*By Anastasia Pumphrey*
*correction from hard copy*
The Massachusetts American Civil Liberties chapter has come out with a body of bills called the Freedom Agenda to push back against the Trump administration on issues ranging from immigration, contraceptive access and privacy, a volunteer coordinator for the group told a group gathered at Stonehill College recently.
Olivia Santoro, the coordinator, said the goal of the Freedom Agenda is “to protect Massachusetts residents from the new threats of the Trump administration… and to make sure that we’re protecting immigrants, fixing our criminal justice system, advancing our privacy protections, and safeguarding contraceptive access.”
She said many local policies, such as requiring police to wear body cameras on their uniforms and towns needing approval to purchase security items like a “sting ray,” a device that can access any data from anyone’s phone or internet use, will be a result of the Freedom Agenda efforts.
Santoro said a large part of the Freedom Agenda’s goals centers around women’s access to reproductive healthcare, such as contraceptives and abortions.
She referenced a 2016 Massachusetts bill that allowed care such as STI testing or domestic abuse counselling to remain confidential, or not reported to the patient’s parents or spouse, no matter the age of the patient, to be as a contributing factor in moving the legislation towards what the ACLU has in mind.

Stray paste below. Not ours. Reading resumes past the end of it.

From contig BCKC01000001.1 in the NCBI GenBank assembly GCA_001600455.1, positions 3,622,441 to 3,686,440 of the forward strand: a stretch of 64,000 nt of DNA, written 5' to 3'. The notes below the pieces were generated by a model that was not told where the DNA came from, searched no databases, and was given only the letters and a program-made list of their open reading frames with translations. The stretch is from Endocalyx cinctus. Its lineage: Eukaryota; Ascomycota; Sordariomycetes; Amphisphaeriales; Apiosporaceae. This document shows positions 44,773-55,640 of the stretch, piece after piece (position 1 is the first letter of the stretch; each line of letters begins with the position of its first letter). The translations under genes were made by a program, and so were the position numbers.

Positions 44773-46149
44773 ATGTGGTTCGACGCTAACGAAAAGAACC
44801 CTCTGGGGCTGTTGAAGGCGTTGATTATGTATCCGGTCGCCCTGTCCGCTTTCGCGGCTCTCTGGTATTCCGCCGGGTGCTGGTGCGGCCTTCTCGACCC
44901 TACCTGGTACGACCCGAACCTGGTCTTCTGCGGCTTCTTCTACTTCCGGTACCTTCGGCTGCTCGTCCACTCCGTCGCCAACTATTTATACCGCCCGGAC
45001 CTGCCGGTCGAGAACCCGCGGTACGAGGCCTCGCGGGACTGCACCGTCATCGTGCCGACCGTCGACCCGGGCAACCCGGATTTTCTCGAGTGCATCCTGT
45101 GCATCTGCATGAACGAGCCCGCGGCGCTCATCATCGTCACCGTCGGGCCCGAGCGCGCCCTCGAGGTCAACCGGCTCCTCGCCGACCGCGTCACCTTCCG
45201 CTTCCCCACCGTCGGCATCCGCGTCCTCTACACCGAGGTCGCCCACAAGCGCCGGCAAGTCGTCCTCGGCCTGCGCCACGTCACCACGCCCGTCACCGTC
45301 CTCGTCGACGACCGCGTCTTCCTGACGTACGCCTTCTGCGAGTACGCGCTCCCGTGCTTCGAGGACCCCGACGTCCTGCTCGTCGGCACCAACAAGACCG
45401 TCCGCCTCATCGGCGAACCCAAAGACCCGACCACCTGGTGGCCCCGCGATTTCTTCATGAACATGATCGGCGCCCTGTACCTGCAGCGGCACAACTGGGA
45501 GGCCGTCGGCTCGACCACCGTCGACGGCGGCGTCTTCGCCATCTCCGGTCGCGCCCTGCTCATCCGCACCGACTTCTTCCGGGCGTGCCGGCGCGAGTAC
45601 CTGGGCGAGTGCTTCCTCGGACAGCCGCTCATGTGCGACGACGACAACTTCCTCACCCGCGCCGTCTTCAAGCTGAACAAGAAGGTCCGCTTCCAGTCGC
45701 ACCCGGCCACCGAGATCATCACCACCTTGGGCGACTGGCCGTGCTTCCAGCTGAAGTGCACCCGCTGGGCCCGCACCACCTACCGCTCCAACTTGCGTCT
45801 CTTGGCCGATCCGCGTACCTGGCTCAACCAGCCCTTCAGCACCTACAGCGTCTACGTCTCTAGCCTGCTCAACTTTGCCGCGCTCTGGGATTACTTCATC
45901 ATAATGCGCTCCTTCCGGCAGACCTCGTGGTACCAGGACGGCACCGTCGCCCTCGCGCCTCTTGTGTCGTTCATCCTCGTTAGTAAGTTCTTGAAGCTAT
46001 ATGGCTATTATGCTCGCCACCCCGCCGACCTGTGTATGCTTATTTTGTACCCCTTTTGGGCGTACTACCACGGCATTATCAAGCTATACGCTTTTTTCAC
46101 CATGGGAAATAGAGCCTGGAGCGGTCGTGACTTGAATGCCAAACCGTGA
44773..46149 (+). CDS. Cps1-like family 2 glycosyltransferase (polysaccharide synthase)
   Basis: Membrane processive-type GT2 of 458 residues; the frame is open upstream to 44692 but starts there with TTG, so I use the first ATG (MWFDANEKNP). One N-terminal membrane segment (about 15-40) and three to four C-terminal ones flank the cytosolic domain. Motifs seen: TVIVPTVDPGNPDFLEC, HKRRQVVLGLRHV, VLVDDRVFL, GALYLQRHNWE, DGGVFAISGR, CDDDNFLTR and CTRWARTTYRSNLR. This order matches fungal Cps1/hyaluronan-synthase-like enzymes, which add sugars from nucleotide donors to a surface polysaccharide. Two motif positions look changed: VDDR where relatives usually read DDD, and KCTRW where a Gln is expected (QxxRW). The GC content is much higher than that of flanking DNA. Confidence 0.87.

She said that contraceptive access is a crucial part of healthcare and that it is the job of the ACLU to defend its accessibility.
“We at the ACLU believe that access to contraception should not be dependent on how much money you have. We should all be able to have access to that,” she said.
Santoro also said the ACLU will be doing anything it can to protect safe access to abortion under the Trump Administration by challenging efforts to restrict the procedure.
. She said some of these laws, particularly ones in southern states like Texas, Alabama, and Mississippi, are called TRAP Laws – or Targeted Regulation of Abortion Provider laws.
She said it “put unfair regulations on abortion providers, regulations that are not necessarily increasing safety or are not necessarily medically necessary.”
Santoro said the ACLU defends civil rights and civil liberties by taking cases to court and, when needed, moving to change legislature.
She said there is a chapter of the ACLU in all 50 states, but that Massachusetts is particularly well-endowed with its resources.
“We’re really fortunate here in Massachusetts specifically because a lot of the ACLU chapters…only have a small team of lawyers who are working in the courts. But we… have a really robust program here,” Santoro said.
She said that the ACLU handles political matters through the court system and through lobbying for changes in legislature, like they did in the famous 1973 women’s reproductive freedom case, Roe v. Wade, which legalized abortions on a national level.
Santoro said the ACLU takes about five to 10 percent of the cases that are brought to them “We want to take on cases we can use to set precedents for the future,” Santoro said. “We want to make the most change we can.”